Cameroon’s Mbororos Abandoning Cattle Ranches
More than a thousand Mbororos, indigenous people in Cameroon, have fled their cattle ranches following repeated attacks and seizure of their herds by separatist forces in the central African nation. The Mbororos say they are being targeted because they refuse to join or assist the fighters. Forty-five-year-old Mbororo rancher Laye Shaidou visited the Mbororo community in the town of Bamenda on Tuesday to ask for help. He said separatist fighters seized more than 160 of his cows and 50 from his brother after they refused to pay $1,000 to help the fighters in their war to create an English-speaking state called Ambazonia. … On social media, the separatists have denied their fighters are responsible for the attacks. They say the real perpetrators may be cattle thieves or soldiers who disguised themselves as separatist fighters. Deben Tchoffo, governor of Cameroon’s North West region, told VOA the government will take measures to secure the Mbororo villages and supply them with basic needs so they can resume their normal lives. VOA

Uganda: Betty Bigombe: The Woman Who Befriended a Warlord
When Betty Bigombe was growing up in northern Uganda in the late 1950s, she walked four miles a day to go to school. She knew getting an education was the only way she could change her life and make a contribution to her community. Thirty years later her “contribution” would be to carry the fate of her region on her shoulders as she attempted to negotiate peace with Joseph Kony, the notorious leader of the Lord’s Resistance Army. … Eventually Kony agreed to meet. She feared he would have her tortured and resolved to kill herself rather than be captured by him. Deep in the jungle they met for the first time. … Eventually he agreed to come out of the jungle for peace talks with President Museveni. Bigombe went to the president and told him they needed to establish the conditions for the peace talks. Instead Museveni went to a public rally and threatened Kony – telling him to come out immediately or face the wrath of government troops. Kony and his forces responded by massacring 300 people in a trading centre on the border with Sudan. Bigombe resigned and left for the US. BBC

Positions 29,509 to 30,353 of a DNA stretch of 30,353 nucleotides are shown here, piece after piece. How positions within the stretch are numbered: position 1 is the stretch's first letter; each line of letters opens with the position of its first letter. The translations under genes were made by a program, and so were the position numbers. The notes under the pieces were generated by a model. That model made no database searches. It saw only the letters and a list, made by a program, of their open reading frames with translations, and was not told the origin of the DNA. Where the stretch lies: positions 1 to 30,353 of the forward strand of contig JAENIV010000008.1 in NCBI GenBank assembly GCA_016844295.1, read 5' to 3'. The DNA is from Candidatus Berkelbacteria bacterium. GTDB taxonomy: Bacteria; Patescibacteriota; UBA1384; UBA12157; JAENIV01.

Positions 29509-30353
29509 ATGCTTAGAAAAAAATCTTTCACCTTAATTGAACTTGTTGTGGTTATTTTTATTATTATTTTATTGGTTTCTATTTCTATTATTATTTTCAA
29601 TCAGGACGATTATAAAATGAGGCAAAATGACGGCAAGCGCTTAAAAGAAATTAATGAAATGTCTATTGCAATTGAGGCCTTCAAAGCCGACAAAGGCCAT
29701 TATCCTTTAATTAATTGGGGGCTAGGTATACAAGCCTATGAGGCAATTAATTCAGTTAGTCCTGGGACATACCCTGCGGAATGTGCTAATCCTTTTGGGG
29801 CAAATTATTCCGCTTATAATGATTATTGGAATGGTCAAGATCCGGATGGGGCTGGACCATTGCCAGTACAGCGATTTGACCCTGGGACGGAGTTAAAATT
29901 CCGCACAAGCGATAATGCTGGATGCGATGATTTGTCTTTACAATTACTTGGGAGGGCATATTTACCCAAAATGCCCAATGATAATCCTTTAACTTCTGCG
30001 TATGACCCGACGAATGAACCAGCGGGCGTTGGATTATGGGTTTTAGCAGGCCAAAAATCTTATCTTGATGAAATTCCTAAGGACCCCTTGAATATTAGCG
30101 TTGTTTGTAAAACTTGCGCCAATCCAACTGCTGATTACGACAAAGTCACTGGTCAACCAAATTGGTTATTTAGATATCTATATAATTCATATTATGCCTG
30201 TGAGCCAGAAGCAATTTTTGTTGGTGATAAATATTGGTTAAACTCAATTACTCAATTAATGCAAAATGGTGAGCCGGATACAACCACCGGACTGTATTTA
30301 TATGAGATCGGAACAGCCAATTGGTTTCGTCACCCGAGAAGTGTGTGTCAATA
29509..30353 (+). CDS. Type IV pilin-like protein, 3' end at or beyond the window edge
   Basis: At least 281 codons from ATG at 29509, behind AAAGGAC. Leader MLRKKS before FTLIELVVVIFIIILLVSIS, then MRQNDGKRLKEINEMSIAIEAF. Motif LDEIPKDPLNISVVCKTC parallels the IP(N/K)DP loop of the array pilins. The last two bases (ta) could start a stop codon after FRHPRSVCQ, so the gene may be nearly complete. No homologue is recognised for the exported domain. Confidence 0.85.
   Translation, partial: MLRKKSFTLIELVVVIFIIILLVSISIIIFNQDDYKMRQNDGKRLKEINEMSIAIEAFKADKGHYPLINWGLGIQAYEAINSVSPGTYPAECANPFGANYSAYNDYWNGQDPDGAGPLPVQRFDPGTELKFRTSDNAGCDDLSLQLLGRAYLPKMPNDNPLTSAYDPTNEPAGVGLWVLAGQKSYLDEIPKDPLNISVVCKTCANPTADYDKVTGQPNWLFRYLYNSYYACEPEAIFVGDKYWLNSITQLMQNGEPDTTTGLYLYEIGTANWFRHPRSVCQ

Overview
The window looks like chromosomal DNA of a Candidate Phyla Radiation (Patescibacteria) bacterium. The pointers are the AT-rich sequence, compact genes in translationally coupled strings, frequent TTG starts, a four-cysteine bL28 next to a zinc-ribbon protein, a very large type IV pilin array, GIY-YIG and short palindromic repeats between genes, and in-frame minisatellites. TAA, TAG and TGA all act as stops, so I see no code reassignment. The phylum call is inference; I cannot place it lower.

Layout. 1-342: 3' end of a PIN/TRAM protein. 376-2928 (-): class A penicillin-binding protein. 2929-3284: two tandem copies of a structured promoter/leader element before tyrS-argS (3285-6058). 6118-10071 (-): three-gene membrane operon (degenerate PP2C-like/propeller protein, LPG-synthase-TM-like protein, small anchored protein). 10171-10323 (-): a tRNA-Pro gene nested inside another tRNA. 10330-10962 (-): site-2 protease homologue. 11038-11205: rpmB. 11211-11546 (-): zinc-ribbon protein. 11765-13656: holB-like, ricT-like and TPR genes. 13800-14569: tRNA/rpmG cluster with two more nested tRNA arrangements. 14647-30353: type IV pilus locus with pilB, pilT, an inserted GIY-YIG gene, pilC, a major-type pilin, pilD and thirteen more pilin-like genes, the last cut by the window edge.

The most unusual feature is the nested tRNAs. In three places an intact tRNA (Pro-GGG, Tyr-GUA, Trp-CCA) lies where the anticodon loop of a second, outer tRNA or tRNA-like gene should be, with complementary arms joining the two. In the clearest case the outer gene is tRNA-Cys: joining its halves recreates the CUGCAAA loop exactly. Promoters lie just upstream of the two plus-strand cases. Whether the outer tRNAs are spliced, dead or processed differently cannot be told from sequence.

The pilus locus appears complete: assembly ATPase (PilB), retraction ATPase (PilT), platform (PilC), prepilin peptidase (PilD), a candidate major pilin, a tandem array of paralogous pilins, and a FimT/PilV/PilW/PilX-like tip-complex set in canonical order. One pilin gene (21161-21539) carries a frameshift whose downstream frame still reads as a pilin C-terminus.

Dangerous, Complex, Vast: UK Troops’ Challenges in Mali
Two hundred and fifty highly trained British ground troops scheduled to be deployed in a UN peacekeeping mission in Mali in 2020 may not yet know exactly where they are heading or what precisely they will be doing, but they do know it will be risky. Mali is the most dangerous country in the world for UN peacekeepers: so far 123 have died and 358 have been severely wounded in the ongoing counter-insurgency operations. It is much more dangerous for Malian citizens, who are facing a deepening humanitarian crisis. “Violence and insecurity have escalated to unprecedented levels” in parts of Mali and nearby countries, the UN said in May. The British deployment comes at the request of the UN mission in the west African country, known as Operation Minusma. According to UK sources, the request was based on the assertion that the British army was uniquely positioned to offer much-needed intelligence capabilities. The Guardian

Zimbabwe: Top Chinese Bank Places Zimbabwe on Sanctions List
A Chinese government owned financial institution, China Everbright Bank, one of its largest investment arms across Europe and Africa, has placed Zimbabwe on a list of countries it will not be dealing with. In a communique, a copy of which is in’s possession, China Everbright Bank indicates that Zimbabwe will not be able to conduct business on any of its platforms even through counter party countries on its behalf. … Along with Zimbabwe, 10 other African countries are on the blacklist and these include Sudan, South Sudan, DRC, Burundi, Liberia, Central Africa Republic (CAR), Libya, Somalia and Ivory Coast. The list also has countries like war-torn Syria, Iraq, Iran, Yemen, Venezuela and Serbia. New Zimbabwe

Africa’s Fastest-Growing Cities
Africa’s cities are experiencing a population boom. Some of them are growing at unheard of rates. Take a look at the ten fastest-growing cities in Africa and find out why they are expanding so quickly. … 1. Luanda, Angola: No African metropolis is growing faster than Angola’s capital, Luanda. According to United Nations data, more than 7.7 million people live there. The average age of Luandans is 20.6 years. The capital is one of the most expensive cities in the world. But only Angola’s elites have benefitted from the country’s large oil reserves. Angola is marked by deep social inequality. DW